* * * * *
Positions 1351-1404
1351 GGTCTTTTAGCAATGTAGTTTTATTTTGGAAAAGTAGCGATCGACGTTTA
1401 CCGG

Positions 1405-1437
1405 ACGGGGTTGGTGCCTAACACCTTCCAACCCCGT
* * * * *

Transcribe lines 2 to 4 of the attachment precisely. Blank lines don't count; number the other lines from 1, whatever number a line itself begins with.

1351 GGTCTTTTAGCAATGTAGTTTTATTTTGGAAAAGTAGCGATCGACGTTTA
1401 CCGG

Positions 1405-1437